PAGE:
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Simple and Fractional Distillation

Authors: ABESAMIS, Maria Feliza, ACOSTA, Marie Em Clarisse, AGUSTIN, Francheska,


AQUITANIA, Mary Christelle, BAGSICAN, Marilu Jane

Abstract
Distillation is the extraction of volatile component of a mixture through a two way
process, evaporation and condensation. Volatility is the tendency of a substance to
vaporize easily. In distillation, when a substance is heated, i.e., ethanol and water, the
more volatile substance vaporized first. The result is the separation of two or more
substances.
The experiment is divided into two parts, Simple and fractional distillation. Simple
distillation is an easy set-up where a solution or a mixture of substances with different
volatility is separated through exposure heat. Evaporation takes place, changing liquid to
gas. Vapors form and pass through a condenser wherein it changes its form from gas to
liquid. The collected vapor is the distillate of the experiment. Residue is the remains in
the set-up that didn’t pass through the process of evaporation and condensation. On the
other hand, fractional distillation under go series of evaporation and condensation
process to purify more complex mixtures. It is more efficient in terms of
decontamination or separation of substances.

I. Introduction
Distillation is the process of purifying compounds by means of separating
more volatile substance from non-volatile or less volatile substance. There are two
principles that lie in the experiment, Raoult Law and Dalton Law. Raoult Law
connotes that the vapor pressure of a solution equals the product of the vapor
pressure of the pure solvent and the mole fraction of solvent. While Dalton Law,
which is also known as law of partial pressure, implies that the pressure of a gas
mixture is equal to the sum of the partial pressures of the gases composing it.

In this experiment, the group should be able to attain the following


objective: (1) to be able to separate the alcohol content of the alcoholic beverage,
and (2) calculate for its percentage ethanol present. Lastly, (3) calculate for the
efficiency of simple distillation and fractional distillation.

II. Experimental
The group required a micro distillation set-up to exhibit simple distillation
and to examine the presence of ethanol in the alcoholic beverage. The set-up
should be prepared and tightly secured. Clamps and iron stand held for the body
of set-up, while aluminum foil covered the openings in the connection of each
apparatus to prevent vapour loss in the actual experiment. Then, water inlet is
turned on. Presence of boiling chips must be checked to avert bumping. When the
set-up is fixed, through the use of alcohol lamp, the flask should be heated
moderately. The data was first recorded when the distillate first dropped. 5-ml
distillate is collected for each test tube. Then, data is graphed and analyzed.

Sequence of Simple Distillation Apparatus from the source of sample: Pear-shaped


flask, Still head with thermometer, Leibig condenser, received adapter and the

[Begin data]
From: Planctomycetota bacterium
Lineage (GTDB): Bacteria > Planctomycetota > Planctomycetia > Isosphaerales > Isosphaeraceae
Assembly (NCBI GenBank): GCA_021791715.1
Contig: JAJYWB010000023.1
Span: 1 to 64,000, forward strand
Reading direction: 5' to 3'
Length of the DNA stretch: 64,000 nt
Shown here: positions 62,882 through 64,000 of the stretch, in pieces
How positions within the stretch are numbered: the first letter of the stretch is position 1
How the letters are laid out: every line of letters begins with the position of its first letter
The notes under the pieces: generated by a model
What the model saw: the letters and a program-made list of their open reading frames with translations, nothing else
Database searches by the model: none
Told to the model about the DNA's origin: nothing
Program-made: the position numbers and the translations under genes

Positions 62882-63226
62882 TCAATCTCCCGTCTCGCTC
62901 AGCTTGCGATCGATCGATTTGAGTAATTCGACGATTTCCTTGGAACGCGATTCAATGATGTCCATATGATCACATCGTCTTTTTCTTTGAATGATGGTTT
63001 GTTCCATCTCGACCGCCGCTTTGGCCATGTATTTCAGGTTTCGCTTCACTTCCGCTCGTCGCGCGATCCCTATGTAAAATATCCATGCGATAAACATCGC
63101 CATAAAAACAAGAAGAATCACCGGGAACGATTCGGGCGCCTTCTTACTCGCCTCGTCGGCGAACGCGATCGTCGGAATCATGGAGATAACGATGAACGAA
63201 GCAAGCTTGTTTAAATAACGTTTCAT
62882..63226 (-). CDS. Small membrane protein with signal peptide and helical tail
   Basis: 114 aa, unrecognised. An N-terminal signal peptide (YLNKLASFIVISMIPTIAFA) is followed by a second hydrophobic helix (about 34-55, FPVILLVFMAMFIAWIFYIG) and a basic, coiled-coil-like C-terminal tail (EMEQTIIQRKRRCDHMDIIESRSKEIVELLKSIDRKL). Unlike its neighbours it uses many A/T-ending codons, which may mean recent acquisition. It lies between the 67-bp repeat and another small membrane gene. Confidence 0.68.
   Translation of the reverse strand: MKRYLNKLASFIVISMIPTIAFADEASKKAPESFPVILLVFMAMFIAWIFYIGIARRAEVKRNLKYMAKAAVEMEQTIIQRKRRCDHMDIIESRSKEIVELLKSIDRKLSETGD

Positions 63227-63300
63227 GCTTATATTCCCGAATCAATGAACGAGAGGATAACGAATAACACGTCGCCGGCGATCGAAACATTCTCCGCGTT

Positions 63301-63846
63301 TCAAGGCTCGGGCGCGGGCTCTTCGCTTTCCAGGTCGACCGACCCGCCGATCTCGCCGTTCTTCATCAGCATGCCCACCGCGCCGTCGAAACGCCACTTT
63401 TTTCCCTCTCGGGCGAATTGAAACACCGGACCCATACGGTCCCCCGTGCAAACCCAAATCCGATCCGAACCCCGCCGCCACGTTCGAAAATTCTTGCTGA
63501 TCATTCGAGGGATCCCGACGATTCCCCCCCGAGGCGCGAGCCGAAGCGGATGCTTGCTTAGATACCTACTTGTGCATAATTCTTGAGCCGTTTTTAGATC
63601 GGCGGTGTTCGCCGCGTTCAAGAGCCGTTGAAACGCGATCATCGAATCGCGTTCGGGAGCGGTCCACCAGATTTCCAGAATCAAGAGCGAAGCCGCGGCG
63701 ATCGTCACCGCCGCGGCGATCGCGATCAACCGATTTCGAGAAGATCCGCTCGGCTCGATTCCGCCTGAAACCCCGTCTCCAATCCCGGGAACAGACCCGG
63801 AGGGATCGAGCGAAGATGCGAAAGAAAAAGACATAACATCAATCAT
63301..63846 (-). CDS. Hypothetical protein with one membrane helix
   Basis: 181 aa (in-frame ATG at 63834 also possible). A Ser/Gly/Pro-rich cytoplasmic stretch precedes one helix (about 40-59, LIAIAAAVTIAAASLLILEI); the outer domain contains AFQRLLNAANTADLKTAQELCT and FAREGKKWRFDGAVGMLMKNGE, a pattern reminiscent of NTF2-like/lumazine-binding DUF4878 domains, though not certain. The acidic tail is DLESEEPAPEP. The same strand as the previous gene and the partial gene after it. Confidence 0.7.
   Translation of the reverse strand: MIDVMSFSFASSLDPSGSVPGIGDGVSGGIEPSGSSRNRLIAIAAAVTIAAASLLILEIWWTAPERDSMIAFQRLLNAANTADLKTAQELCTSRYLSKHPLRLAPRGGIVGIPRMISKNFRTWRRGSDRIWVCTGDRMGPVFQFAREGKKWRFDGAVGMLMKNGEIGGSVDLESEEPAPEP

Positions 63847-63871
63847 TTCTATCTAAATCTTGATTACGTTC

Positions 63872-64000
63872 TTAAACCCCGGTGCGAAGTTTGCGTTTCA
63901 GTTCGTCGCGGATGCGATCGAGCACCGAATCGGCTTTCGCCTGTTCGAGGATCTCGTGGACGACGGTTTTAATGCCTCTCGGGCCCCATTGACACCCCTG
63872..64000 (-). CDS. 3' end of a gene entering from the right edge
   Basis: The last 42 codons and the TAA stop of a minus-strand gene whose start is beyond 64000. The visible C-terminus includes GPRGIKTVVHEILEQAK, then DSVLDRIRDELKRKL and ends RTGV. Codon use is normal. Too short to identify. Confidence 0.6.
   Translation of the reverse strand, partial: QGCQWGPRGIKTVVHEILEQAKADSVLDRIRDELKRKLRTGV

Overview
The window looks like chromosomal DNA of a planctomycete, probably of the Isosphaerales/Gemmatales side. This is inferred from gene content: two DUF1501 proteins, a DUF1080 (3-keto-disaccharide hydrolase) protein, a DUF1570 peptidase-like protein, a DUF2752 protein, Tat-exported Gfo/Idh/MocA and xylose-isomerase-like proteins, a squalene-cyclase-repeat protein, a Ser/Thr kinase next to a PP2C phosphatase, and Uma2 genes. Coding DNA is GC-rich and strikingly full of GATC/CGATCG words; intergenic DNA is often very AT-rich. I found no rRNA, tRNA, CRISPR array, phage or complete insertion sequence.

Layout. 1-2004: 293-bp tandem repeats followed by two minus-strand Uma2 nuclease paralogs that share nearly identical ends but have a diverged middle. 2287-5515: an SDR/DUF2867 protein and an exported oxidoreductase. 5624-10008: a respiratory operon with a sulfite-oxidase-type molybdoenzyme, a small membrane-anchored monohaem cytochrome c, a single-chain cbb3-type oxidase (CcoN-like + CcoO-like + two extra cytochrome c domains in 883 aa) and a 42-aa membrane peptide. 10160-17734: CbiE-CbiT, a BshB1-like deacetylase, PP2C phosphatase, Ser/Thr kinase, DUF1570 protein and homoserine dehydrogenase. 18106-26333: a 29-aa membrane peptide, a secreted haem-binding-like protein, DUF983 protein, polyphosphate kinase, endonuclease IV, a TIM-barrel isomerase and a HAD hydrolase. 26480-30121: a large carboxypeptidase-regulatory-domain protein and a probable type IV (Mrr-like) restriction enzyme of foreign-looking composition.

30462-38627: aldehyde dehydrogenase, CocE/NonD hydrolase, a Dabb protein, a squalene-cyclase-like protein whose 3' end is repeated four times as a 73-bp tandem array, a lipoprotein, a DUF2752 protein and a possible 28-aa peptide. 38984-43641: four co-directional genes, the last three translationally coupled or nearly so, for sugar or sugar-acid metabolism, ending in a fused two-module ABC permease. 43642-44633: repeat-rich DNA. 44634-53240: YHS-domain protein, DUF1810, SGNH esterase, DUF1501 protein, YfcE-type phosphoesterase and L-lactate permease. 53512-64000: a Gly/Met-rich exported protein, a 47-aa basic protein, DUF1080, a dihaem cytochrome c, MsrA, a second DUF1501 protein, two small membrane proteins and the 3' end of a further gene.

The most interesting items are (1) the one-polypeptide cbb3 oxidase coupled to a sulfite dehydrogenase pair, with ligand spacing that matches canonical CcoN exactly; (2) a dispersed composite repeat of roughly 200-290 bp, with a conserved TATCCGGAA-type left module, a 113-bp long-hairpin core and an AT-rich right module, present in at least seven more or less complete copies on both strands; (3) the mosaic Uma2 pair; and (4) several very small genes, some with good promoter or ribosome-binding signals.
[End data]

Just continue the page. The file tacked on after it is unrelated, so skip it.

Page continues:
distillate receiver (test tube for this experiment)

III. Result and Discussion

Table 1.0
Test Tube Volume (ml) Temperature (°C) Flame Test
1 0.00 ml 25.0 °C
1 0.50 ml 70.0 °C +
2 1.00 ml 72.0 °C
3 1.50 ml 73.0 °C
4 2.00 ml 73.0 °C
5 2.50 ml 73.0 °C
6 3.00 ml 75.0 °C
7 3.50 ml 76.0 °C
8 4.00 ml 78.0 °C
9 4.50 ml 79.0 °C
10 5.00 ml 80.0 °C
11 5.50 ml 82.0 °C
12 6.00 ml 84.0 °C
13 6.50 ml 86.0 °C
14 7.00 ml 86.5 °C
15 7.50 ml 88.0 °C
16 8.00 ml 90.0 °C
17 8.50 ml 92.0 °C
18 9.00 ml 94.0 °C
19 9.50ml 96.0 °C
20 10.00 ml 96.0 °C -
Calculations:
The table shows an increase in temperature for 0.50 ml of collected vapour, When
the temperature become constant and eminent a constant slope in the graph, it
confirms the presence of ethanol in the sample wherein it is most concentrated. In
the flame test, there is presence of alcohol when it produces a flame. The alcohol
beverage in the experiment shows a blue flame. When there is no flame produced,
ethanol is not present in the sample test tube.

The graph shows the relationship of temperature to the volume of vapour


collected from the sample. The highlighted part indicates where the concentration
of alcohol is strongest. However, the calculations contradict the graph and errors
might have been occurred during the experiment.

Listed below are the following possible sources of error:


1. Parallex reading of temperature
2. 5ml calibration is not accurate and precise during the experiment
3. Few drops of distillate were missed while replacing new test tube for the
distillate were not accounted
4. Accurate measurement of residue was skipped, resulting to 0% error
5. Distillate might have vaporize during the experiment before it was tested to
flammability test
6. Not all test tubes were tested for flammability test
7. Flammability test and the graph did not match

Due to these possible sources of errors, the results didn’t match.

IV. Reference

Books:
Winkle, M. v. (1967). Chapter 9 – Mass Transfer Processes. In M. v. Cinkle,
Distillation. New York: McGraw-Hill.

Articles: (Heath, 2003)


Heath, K. (2003). Laboratory Chemistry – Organic Techniques.Birmingham, United
Kindom: Cirriculum Press.

Websites:
Answers.com. (n.d.) Retrieve July 11, 2009, from
http://www.answers.com/topic/distillation
Scribd.com. (n.d.) Retrieve July 11, 2009, from
www.scribd.com/doc/6602463/DKE202ch9